14
Oct
2014

Competitiveness: Three wins but is the money well spent?

by Jim Minifie


An edited version was published at The Conversation, Tuesday 14 October

Yesterday the government announced its Industry Innovation and Competitiveness Agenda. The Agenda sets out what the government has done and what it aims to do in four areas: the business environment, the labour force, infrastructure and industry policy.

The government’s ‘has done’ list includes some questionable calls, such as ending carbon pricing. Its ‘will do’ list includes some questionable commitments, such as the paid parental leave scheme.

But the concrete new initiatives announced in the Agenda look broadly sensible and do not cost much.

Three initiatives could turn out to be big contributors to startups, gains from trade, and skilled migration.

Reforms to the Employee Share Scheme taxation arrangements are overdue. Paying employees partly in shares or share options can be a great way for cash-strapped startups to reward employees while burning through a minimum of cash. Yet since 2009, Australian startup employees have had to pay tax from the first day their shares or share options are issued. That has put them in the absurd position of having to pay tax well before their shares can be sold for cash. While some startups have found ways around the restrictions, many say the rules sorely limit the value of share schemes in Australia. Delaying the point of taxation will make it much easier for startups to make attractive offers to their employees.

The new tougher test on the creation of Australian standards is also welcome and overdue. Before a new Australia-specific standard can be set, regulators will need to show a good reason to introduce one. Government will also apply the new test to existing Australian standards.

Standards can be a two-edged sword: they can reduce the costs to buyers of assessing quality but they can also restrict competition, to the detriment of customers.Take the case of children’s car seats. ISOFIX seats — the international standard developed in the 1990s — have the potential to be much safer than Australian belt-fixed seats, because they are less often installed incorrectly. But it took Australia until last month, 16 years after the first ISOFIX products came on the market overseas, to approve a modified Australian standard that incorporates ISOFIX. The reforms should also help Australian exporters achieve production scale by using a single certification for domestic and international markets.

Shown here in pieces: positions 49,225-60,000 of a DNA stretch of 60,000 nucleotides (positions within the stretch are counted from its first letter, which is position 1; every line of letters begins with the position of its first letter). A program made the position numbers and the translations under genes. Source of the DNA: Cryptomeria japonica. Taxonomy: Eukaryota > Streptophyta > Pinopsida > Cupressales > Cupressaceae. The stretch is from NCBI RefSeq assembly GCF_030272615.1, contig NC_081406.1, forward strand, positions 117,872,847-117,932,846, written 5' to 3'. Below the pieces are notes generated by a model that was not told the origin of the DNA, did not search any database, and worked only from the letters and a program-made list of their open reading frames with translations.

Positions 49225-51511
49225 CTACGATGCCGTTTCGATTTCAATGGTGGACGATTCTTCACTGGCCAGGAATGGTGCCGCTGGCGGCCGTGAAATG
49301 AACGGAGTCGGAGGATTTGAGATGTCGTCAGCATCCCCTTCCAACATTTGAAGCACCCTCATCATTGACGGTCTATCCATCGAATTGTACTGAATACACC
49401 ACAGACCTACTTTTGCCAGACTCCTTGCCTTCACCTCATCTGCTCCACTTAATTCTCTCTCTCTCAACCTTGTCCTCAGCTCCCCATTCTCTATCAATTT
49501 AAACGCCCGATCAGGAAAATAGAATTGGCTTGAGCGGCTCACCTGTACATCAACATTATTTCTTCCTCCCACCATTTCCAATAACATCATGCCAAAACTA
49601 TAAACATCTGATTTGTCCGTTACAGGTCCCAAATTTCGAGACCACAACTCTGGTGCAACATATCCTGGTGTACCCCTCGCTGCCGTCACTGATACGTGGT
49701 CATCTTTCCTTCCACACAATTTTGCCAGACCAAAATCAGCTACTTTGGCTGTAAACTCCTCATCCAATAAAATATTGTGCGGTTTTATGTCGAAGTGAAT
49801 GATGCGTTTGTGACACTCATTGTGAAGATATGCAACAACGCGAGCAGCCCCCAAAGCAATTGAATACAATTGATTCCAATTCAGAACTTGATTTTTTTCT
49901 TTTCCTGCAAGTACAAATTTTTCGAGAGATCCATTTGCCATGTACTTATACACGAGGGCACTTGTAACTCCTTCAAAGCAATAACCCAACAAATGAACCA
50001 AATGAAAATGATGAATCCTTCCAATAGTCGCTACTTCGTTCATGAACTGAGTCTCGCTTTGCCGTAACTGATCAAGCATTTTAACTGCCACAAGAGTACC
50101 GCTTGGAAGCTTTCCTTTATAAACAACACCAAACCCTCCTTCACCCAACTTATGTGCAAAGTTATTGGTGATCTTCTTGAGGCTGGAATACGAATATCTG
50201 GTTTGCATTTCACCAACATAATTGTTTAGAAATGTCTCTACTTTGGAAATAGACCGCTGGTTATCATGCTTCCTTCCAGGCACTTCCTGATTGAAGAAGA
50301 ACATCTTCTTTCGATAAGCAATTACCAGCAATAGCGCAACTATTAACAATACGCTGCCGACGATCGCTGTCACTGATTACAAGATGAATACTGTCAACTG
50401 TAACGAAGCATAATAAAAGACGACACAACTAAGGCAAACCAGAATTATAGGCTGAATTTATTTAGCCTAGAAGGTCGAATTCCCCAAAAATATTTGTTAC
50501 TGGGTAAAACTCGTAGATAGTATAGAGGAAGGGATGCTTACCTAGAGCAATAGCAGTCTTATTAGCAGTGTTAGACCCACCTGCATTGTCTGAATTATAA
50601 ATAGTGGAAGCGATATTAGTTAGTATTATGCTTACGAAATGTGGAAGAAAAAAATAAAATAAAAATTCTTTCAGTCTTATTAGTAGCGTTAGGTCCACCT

Reforms for skilled migration are also sensible, if relatively minor. Research overseas has shown that skilled migrants do not take jobs away from locals, but instead can boost their incomes. Skilled migrants can make locals more productive, start businesses that employ locals, or help local firms plug into international networks. Anecdotally, technology firms in some cases have had difficulty attracting top international talent. It’s less clear whether an initiative to further open the door to migrants with large sums to invest (‘significant’ and ‘premium’ investors) will add much value. But reducing barriers to equity capital inflow could be useful as investors may start new businesses where they live. A second factor is that foreign equity investors may pay double tax on Australian dividends, so foreign investment is biased towards debt rather than equity, so that may provide some basis for attracting foreign equity including through investor visas.